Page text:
By Art Garcia, NBA.com
Posted Jul 4 2009 11:46AM
Joe Dumars is headed to Texas to try to woo Avery Johnson back to the sidelines, a source told NBA.com. The Pistons president is meeting with the former Mavericks coach for the first time Sunday at Johnson's home in the Houston area to discuss the opening.
Johnson isn't necessarily looking to return to the bench this season and, according to the source, has to be convinced that Detroit makes sense on multiple levels before going forward. Dumars' mission is as much a recruitment as it is an outright offer.
Detroit has been without a coach since Dumars fired Michael Curry on June 30 after just one season on the job. Johnson, with two years left of compensation after being dismissed by Dallas owner Mark Cuban on April 20, 2008, spent last season as an analyst for ESPN.
Johnson, 44, is in the enviable position of waiting for the right opportunity before returning to coaching. The Pistons job could be it if several conditions are met beyond contract terms. As much as finances will play into the deal, the Johnson camp is looking for a true partnership with management/ownership.
Input on personnel is one of the keys. Assembly of the roster in Dallas was largely influenced by Cuban -- a fact Johnson understood as a first-time head coach. Johnson would want more of a say in putting together a team going forward, which is a responsibility many of the top coaches in the league enjoy.
The agreements with Ben Gordon and Charlie Villanueva at the beginning of free agency demonstrate Dumars' aggressiveness in rebuilding the Pistons. Detroit has been one of the NBA's most successful teams this decade, reaching at least the Eastern Conference finals every season from 2003-08.
But the Pistons took a step back this season. The early-season trade of longtime fan favorite and floor general Chauncey Billups for Allen Iverson fizzled, and Detroit limped into the Playoffs with a 39-43 record as the eighth seed. Cleveland swept the Pistons in the first round.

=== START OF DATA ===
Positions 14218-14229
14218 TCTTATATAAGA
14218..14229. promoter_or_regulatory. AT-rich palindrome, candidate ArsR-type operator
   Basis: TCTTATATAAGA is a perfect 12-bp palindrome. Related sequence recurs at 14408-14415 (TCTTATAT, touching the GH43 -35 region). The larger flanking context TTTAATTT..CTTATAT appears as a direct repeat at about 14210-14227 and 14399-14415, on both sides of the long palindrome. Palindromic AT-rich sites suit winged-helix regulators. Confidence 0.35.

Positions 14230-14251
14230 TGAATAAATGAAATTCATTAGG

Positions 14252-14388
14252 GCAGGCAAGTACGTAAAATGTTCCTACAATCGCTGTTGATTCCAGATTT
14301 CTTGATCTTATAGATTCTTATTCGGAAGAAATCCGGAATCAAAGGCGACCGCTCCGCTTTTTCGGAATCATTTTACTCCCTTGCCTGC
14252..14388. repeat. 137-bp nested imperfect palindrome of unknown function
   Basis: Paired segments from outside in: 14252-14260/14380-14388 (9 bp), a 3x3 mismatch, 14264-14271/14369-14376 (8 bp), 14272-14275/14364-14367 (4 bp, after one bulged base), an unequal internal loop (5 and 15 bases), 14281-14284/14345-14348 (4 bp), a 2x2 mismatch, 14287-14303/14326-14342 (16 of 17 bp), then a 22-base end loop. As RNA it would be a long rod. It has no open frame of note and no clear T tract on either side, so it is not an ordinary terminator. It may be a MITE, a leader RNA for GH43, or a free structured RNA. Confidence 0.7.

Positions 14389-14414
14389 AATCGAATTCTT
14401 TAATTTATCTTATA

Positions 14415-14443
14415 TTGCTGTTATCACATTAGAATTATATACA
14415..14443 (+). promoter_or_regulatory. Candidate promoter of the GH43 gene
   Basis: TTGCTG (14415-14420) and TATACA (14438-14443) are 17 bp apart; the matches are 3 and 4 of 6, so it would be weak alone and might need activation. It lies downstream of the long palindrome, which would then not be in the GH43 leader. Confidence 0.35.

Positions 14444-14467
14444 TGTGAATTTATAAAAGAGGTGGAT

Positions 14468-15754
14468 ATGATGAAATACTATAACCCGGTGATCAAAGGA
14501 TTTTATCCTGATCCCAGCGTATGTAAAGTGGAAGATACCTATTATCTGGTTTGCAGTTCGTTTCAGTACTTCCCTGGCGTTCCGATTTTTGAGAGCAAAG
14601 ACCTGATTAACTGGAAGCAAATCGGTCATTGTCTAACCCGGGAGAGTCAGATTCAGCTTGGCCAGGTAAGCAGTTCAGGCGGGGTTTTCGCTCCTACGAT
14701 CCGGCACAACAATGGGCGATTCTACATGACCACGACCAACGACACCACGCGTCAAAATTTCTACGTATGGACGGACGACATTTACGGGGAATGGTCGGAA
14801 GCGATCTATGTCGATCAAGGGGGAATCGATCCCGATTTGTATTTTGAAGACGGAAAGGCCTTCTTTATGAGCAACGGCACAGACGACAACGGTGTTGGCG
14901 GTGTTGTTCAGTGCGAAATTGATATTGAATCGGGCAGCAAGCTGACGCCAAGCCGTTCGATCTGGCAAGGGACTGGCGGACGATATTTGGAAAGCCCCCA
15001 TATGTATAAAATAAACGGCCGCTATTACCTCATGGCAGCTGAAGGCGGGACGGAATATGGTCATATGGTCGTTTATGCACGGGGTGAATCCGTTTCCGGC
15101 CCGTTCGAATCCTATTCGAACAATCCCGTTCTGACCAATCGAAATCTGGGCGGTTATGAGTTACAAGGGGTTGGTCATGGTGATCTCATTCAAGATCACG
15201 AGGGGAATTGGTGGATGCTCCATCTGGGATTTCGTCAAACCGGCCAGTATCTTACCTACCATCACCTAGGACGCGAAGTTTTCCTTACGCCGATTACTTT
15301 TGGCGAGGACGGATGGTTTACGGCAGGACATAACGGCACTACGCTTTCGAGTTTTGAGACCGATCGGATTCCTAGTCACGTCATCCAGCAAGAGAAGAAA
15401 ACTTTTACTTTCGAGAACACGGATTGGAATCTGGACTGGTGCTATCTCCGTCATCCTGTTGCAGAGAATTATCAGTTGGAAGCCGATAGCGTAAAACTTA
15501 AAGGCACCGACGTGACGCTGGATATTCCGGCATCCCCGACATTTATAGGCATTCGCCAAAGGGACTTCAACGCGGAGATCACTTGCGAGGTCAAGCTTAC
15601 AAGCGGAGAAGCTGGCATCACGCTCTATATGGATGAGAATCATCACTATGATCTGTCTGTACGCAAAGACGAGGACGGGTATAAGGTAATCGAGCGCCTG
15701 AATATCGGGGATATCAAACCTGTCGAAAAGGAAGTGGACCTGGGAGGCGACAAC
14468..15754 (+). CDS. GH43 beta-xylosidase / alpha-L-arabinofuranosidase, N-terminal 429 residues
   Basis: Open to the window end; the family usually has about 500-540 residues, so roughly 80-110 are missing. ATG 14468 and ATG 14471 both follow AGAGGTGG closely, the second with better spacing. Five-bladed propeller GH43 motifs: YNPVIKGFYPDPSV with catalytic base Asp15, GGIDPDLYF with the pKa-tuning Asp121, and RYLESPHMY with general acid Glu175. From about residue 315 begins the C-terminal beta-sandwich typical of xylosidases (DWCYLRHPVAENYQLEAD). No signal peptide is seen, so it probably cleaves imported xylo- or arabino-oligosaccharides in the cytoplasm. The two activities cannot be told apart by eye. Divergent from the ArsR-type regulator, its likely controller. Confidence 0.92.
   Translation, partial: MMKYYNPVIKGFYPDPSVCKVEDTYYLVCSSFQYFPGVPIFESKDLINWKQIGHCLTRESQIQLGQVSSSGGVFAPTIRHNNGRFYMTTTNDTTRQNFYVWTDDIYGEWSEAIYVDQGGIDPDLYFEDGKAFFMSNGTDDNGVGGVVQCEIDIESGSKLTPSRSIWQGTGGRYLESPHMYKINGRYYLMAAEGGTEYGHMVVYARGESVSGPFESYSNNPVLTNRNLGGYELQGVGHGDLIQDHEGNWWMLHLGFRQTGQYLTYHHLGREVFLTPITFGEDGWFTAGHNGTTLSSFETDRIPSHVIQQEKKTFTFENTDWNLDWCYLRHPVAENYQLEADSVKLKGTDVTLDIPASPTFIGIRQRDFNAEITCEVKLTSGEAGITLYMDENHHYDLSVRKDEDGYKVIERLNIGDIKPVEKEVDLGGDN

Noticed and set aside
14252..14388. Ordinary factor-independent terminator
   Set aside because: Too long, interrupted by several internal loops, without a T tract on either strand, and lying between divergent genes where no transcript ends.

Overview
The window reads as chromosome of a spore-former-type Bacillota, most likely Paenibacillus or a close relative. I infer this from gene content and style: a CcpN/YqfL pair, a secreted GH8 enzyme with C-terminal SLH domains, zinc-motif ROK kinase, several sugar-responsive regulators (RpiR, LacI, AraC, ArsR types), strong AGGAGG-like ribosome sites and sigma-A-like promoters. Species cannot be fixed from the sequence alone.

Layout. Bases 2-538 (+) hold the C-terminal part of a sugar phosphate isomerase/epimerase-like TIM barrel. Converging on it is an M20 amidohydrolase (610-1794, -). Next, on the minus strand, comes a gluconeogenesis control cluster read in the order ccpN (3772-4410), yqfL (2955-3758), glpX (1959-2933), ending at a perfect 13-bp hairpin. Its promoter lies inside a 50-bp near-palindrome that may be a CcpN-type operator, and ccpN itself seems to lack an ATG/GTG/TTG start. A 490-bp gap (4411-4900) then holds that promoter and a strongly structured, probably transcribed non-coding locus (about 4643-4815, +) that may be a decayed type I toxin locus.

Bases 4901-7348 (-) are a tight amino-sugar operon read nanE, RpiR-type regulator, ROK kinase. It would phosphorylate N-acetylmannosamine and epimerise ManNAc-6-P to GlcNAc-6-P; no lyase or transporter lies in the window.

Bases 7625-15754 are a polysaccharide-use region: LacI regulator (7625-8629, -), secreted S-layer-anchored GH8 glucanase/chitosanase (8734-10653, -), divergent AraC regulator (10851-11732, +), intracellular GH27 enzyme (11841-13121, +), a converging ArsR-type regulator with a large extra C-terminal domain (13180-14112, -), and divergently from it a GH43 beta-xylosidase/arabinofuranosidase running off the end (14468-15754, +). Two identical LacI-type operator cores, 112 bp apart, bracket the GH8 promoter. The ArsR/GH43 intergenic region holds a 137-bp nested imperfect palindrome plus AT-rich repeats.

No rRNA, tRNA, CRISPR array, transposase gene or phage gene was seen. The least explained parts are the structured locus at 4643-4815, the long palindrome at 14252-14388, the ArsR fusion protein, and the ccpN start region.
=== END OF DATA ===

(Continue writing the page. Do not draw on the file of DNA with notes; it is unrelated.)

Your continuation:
Even after the huge splash in free agency, Dumars' work is hardly done. Decisions likely have to be made about the future of Richard Hamilton and possibly Tayshaun Prince. With the addition of Gordon in a backcourt that includes Rodney Stuckey, Hamilton and Prince could be valuable trade assets in acquiring a high-end frontcourt piece. Detroit is prepared to lose both big men Rasheed Wallace and Antonio McDyess in free agency, along with Iverson.
Johnson's track record, despite his unceremonious end in Dallas, is a positive when selling Detroit fans on the future. The "Little General" led Dallas to its only trip to The Finals in 2006 and the league's best record (67-15) during 2006-07. Johnson owns a career record of 194-70 (.730) and is the fastest coach in league history to 50, 100 and 150 career wins. He is 23-24 in the postseason.
Dumars would likely have to offer a multiyear deal (four to five years) at about $5 million annually to entice Johnson. A contract of that size would demonstrate a commitment in the coach, a luxury Curry didn't have. Dumars is hiring his sixth coach in 10 years running the franchise.
Other potential candidates include Cleveland assistant John Kuester and Boston assistant Tom Thibodeau. Doug Collins withdrew from consideration earlier this week.
Curry was let go amid concerns he lost the locker room during his one season on the job. Johnson has dealt with the Cuban-driven perception that a player mutiny led to his ouster in Dallas. The Mavericks lost in the first round in each of Johnson's last two seasons.
Johnson is in no rush to leave ESPN and is willing to survey the coaching market next year if a deal with Dumars doesn't fall into place. Dumars has said he wants to have a coach in place before the Pistons leave for Summer League next week.
If you have a question or comment for Art Garcia, send him an email.
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